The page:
I spent this last weekend on a personal development workshop in London. A topic that was briefly touched upon really struck a chord with me.

Often we are encouraged to review and improve our habits. Whether it’s giving up smoking, improving our diet, getting more exercise or taking action in business.

We are what we repeatedly do

– Aristotle

Repeat the same pattern of behaviour until it becomes an unconscious habit, something we do without thinking. That is the conventional self improvement wisdom.


Opinions vary on how long it takes us to form a new one. Some say 90 days, some 7 weeks, some say it can be done in a moment.

But the problem with repeatedly doing something unconsciously is that we can actually drift away or even lose the habit entirely without realising.

Take driving a car for instance. The vast majority of us have reached a level of unconscious competence. In other words, we can get in a car and drive it without really thinking about it. We can steer, change gear, accelerate, brake without paying that much attention.

But how many of us would fail a driving test if we were forced to take one again? Over time our driving becomes sloppy. We cross our hands when we turn a corner, we change gears sloppily, not bothering to change down when we should sometimes. Yes, we’re still driving and accomplishing the mission of getting from A to B, but we’re not doing it as well as we could.

While this might not matter too much for driving a car, not achieving peak performance may have huge impact in other areas of our lives.

And that is where rituals come in.

Rituals, unlike habits, are done with deliberate intention and concentration. They are performed with minute attention to detail.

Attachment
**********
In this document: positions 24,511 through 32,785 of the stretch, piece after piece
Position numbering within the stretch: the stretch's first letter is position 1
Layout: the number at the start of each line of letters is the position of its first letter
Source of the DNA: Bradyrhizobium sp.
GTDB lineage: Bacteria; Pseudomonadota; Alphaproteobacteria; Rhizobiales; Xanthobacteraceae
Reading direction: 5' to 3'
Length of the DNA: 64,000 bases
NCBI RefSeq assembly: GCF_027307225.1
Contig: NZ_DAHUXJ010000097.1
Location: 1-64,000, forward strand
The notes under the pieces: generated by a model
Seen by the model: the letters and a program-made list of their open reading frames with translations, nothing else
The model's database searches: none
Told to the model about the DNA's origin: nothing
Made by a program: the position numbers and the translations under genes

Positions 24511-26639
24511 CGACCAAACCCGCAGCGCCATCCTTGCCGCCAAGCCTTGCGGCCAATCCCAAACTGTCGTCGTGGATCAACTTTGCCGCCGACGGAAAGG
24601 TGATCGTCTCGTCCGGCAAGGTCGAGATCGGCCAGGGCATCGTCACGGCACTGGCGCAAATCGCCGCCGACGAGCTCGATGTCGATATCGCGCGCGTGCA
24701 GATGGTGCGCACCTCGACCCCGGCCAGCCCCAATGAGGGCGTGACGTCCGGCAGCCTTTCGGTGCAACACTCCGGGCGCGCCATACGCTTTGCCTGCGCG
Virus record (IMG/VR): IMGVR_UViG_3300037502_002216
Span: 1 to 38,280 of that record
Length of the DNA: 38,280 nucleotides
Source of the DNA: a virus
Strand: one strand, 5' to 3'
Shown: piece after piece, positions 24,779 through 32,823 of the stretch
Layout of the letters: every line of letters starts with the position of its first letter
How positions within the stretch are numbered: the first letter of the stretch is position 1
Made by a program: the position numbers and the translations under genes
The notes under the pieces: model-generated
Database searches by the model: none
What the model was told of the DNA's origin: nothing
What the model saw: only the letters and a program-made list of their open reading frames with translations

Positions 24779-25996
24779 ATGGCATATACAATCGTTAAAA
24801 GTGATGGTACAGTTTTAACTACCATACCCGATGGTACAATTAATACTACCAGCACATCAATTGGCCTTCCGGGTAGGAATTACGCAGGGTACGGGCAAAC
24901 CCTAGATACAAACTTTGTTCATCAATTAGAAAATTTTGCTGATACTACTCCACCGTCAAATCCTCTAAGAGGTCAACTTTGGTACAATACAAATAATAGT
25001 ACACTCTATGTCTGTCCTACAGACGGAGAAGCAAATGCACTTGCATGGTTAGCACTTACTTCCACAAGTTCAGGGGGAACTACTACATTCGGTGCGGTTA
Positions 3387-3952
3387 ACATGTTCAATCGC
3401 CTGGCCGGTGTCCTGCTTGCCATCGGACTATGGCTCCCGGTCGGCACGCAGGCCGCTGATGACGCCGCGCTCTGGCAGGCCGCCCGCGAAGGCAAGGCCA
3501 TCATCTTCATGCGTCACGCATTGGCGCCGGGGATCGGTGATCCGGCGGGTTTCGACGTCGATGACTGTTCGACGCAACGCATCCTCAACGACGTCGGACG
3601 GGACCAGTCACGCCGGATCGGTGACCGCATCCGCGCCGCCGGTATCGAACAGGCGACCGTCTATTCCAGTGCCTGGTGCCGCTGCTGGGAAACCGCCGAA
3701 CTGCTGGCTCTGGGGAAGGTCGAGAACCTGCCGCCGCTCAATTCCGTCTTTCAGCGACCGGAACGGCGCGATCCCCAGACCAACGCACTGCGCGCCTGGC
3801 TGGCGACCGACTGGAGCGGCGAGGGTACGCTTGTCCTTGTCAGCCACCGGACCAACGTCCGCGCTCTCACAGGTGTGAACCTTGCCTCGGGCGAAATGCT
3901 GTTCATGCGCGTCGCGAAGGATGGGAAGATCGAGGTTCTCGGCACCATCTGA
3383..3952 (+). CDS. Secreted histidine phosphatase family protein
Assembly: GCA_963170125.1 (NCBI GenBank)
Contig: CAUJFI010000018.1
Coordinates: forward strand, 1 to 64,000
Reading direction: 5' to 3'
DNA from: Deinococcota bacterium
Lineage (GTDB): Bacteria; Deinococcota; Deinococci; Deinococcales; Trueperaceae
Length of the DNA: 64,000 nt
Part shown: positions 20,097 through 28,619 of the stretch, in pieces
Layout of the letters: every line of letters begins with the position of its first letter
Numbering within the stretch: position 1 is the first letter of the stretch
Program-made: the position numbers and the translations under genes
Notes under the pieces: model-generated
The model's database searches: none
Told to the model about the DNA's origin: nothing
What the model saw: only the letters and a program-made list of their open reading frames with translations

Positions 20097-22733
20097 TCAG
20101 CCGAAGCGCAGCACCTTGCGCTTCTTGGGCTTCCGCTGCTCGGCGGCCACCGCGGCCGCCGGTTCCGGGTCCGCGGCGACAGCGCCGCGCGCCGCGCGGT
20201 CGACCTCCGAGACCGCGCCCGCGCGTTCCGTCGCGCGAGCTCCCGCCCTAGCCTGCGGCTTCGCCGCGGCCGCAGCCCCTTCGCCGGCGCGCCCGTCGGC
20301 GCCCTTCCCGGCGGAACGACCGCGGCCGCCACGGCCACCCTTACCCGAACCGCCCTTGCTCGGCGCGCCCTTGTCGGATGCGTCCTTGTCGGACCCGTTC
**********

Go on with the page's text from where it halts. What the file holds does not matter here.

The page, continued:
By making something into a ritual, we give it focus. We ensure the ritual’s execution is done with precision every time.

Take for instance a top sportsman like Jonny Wilkinson. Whenever Jonny is about to take a penalty kick he has a ritual. The way he places the ball, takes the steps back from it, positions his feet, bends his knees slightly, clasps his hands in front of him, looks at the goal before taking the kick. It’s all a ritual he’s developed to bring 100% of his focus into that moment.

Does he score every time? No. But he scores a lot more times than if he just put the ball on the ground, stepped back a bit and gave it a whack.

Tennis players are another great example. Watch almost any tennis player from Andy Murray to Venus Williams and you will see they have a ritual in preparing to serve. There are a set number of ball bounces, adjustments to kit, spins of the racket, moving of hair, looking at the net and the opponent. Point after point, the same ritual is performed.

So whatever part of your life you are looking to improve, whether it’s business, health or your love life, give some thought to how rituals could radically improve the results of your efforts.

Published by Michelle McDines

Michelle McDines is an entrepreneur and property investor. She is passionate about real estate, investment, business startups and wealth creation.

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2 Comments

  1. Nice little tip. It is easy to drift into complacency once you think you have the hang of something. I think it is Darren Hardy (The Compound Effect) who said that you should book-end your days. By which he suggests you have a ritual to get yourself warmed up and your day started and another ritual, probably planning the next day, to close your working day.

    I like the look of the site by the way.

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